Top Five: UFC Heavyweight Champions

The Baddest Men on the Planet

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Fight fans have always been excited to see the big guys throw down. Looking back through boxing history, men like Muhammed Ali, Joe Frazier, and Mike Tyson captivated audiences.

Mixed martial arts doesn’t have near the storied history boxing does. It’s been a bumpy ride over the last 25 years.  

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In the early days, the UFC was all heavyweights. Also during those times, we’d see skilled martial artists taking on bar bouncers. As the years went on, we’d slowly weed out that sort of nonsense and build a legit division for the sizable athletes who deserved to be there. And in that time, as in every division, some men stood high above the others. They beat the best and they won the belts.

These are the top five UFC heavyweight champions.

 


#5. Tim “The Maine-iac” Sylvia

Notable Wins: Ricco Rodriguez, Andrei Arlovski (2 times), Jeff Monson, Ben Rothwell, Brandon Vera

Became UFC Heavyweight Champion: Twice

Consecutive Title Defenses: Two

 6 ft 8 and 265 + lbs., Tim Sylvia was a massive heavyweight. At this height, Sylvia appeared somewhat awkward in the cage. He wasn’t “shredded” and didn’t really fit the build of a pro athlete. Despite this, Sylvia proved himself to be a formidable force in the Octagon.

He entered the UFC with a perfect 14-0 record in 2002 . He defeated Ricco Rodriguez by knockout in the first round to win the heavyweight title in just his second fight in the organization. He defended the belt against fellow giant, the 6 ft 10 Gan Mcgee in his first defense. “The Maine-iac” then failed his post-fight drug test and was stripped of his heavyweight title.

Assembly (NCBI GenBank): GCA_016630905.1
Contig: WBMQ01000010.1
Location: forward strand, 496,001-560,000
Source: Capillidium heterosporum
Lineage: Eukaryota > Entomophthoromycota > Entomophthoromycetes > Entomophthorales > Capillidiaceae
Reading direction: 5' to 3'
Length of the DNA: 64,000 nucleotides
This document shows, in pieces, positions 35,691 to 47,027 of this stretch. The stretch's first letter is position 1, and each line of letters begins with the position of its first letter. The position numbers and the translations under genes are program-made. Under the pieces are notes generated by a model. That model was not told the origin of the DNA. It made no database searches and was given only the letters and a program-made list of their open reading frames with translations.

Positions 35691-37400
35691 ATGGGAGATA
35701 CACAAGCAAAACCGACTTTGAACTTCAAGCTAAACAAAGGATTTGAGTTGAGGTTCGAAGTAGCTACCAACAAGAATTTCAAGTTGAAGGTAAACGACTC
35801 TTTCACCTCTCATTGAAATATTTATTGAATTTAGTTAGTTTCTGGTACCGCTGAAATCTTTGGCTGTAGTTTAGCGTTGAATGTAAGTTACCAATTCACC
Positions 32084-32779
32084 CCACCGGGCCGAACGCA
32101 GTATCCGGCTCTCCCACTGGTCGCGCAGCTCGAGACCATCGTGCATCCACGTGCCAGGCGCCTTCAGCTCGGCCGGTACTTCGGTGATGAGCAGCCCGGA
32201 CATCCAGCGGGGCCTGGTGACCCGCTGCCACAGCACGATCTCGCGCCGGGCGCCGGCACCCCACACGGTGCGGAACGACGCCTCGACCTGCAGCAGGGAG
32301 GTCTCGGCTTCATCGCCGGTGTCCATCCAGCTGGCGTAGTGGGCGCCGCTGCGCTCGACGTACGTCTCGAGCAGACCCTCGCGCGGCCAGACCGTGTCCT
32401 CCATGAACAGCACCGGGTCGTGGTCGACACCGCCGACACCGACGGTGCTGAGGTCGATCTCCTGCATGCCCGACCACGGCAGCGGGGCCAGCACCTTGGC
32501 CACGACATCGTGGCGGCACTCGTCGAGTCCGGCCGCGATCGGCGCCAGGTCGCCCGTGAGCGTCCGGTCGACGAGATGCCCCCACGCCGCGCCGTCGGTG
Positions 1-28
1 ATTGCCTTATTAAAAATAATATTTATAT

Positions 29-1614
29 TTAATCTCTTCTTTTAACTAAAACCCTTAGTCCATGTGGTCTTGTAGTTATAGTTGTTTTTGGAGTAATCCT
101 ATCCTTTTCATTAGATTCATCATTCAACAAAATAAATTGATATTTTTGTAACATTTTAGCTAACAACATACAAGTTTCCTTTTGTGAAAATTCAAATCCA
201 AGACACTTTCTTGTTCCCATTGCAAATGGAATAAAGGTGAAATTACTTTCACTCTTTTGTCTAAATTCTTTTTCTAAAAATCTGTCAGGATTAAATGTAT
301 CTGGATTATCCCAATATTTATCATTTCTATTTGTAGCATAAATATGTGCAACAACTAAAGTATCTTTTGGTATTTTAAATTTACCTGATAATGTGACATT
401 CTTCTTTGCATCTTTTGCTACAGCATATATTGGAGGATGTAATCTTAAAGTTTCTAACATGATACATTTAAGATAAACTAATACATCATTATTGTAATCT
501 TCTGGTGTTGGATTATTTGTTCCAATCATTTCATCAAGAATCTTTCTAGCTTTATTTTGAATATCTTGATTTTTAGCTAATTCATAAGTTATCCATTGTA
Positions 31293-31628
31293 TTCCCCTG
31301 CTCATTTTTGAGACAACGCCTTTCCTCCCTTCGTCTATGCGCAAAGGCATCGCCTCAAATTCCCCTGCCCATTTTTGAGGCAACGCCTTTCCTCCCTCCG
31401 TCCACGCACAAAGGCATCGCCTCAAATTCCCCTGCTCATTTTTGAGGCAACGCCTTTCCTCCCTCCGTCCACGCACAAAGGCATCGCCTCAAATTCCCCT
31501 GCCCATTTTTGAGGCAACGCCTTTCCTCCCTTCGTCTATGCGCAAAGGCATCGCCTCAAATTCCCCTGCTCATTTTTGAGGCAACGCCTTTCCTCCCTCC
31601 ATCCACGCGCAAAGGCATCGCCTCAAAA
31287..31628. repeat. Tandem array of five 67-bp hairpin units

From here, Sylvia would go 4-2 before getting another chance at gold and knocking out Andrei Arlovski in 2006 to once again become the heavyweight king. He defended the belt in a rematch with Arlovski and then went on to beat Jeff Monson to become one of three men to defend the title two consecutive times. He lost the belt to Randy Couture in his next fight and would fall short of seeing UFC gold ever again.

 

#4. Brock Lesnar

Notable Wins: Frank Mir, Heath Herring, Randy Couture, Shane Carwin

Became UFC Heavyweight Champion: Once

Consecutive Title Defenses: Two

When Brock Lesnar first entered the MMA world, it was a massive deal for a few reasons. For one, Lesnar was a huge star in pro-wrestling. Even if you weren’t a fan of WWE, you knew who Lesnar was. Another reason was his physicality and athleticism. At 265+ lbs of solid muscle Lesnar had proven himself to be incredibly quick and agile in the “squared circle”. He had also been briefly drafted by the Minnesota Vikings before injuries befell him. Lastly (probably the main reason he piqued mine and other MMA pundits interest), Lesnar was an incredibly gifted collegiate wrestler. He was a Big Ten Conference champion for two years,  an NCAA runner-up and an NCAA champion the following year. His overall record throughout his college career was 106-5.